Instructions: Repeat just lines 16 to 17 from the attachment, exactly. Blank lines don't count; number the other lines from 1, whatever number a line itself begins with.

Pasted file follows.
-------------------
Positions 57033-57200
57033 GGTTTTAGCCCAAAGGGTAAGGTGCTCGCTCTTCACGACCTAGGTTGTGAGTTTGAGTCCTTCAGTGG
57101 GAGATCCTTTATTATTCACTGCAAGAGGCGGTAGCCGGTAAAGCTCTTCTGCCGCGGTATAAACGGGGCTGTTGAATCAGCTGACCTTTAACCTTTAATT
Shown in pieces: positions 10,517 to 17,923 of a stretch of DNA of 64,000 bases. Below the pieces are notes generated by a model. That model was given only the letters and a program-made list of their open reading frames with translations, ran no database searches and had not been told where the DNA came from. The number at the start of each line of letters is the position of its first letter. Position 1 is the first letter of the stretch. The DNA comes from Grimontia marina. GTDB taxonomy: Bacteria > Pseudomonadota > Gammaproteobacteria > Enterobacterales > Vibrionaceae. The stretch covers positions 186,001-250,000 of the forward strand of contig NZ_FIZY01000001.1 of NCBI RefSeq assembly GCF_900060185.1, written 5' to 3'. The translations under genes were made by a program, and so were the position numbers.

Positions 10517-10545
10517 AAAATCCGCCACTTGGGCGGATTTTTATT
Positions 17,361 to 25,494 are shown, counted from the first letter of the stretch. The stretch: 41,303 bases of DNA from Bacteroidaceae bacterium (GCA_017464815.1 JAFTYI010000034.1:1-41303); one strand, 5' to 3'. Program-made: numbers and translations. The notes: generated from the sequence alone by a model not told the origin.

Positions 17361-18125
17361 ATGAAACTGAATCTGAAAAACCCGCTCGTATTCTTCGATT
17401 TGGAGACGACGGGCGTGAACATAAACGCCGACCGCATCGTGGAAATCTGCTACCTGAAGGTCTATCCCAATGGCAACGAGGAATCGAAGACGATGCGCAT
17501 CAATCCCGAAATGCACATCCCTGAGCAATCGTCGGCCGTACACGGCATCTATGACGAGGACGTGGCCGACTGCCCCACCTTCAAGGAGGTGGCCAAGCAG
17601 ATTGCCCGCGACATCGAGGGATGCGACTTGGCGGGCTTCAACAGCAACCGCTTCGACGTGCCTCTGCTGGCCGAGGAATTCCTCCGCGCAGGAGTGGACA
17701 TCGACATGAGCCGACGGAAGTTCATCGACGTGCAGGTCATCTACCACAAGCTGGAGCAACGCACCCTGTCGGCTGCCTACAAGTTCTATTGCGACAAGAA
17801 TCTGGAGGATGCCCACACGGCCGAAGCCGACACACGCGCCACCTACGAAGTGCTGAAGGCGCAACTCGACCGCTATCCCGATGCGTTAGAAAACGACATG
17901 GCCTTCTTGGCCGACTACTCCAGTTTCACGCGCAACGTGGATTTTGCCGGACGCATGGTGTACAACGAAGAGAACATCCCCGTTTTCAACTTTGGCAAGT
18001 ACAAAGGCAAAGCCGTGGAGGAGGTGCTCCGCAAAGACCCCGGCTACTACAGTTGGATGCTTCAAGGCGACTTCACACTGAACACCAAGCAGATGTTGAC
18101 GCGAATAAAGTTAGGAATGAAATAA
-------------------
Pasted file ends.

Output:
18001 ACAAAGGCAAAGCCGTGGAGGAGGTGCTCCGCAAAGACCCCGGCTACTACAGTTGGATGCTTCAAGGCGACTTCACACTGAACACCAAGCAGATGTTGAC
18101 GCGAATAAAGTTAGGAATGAAATAA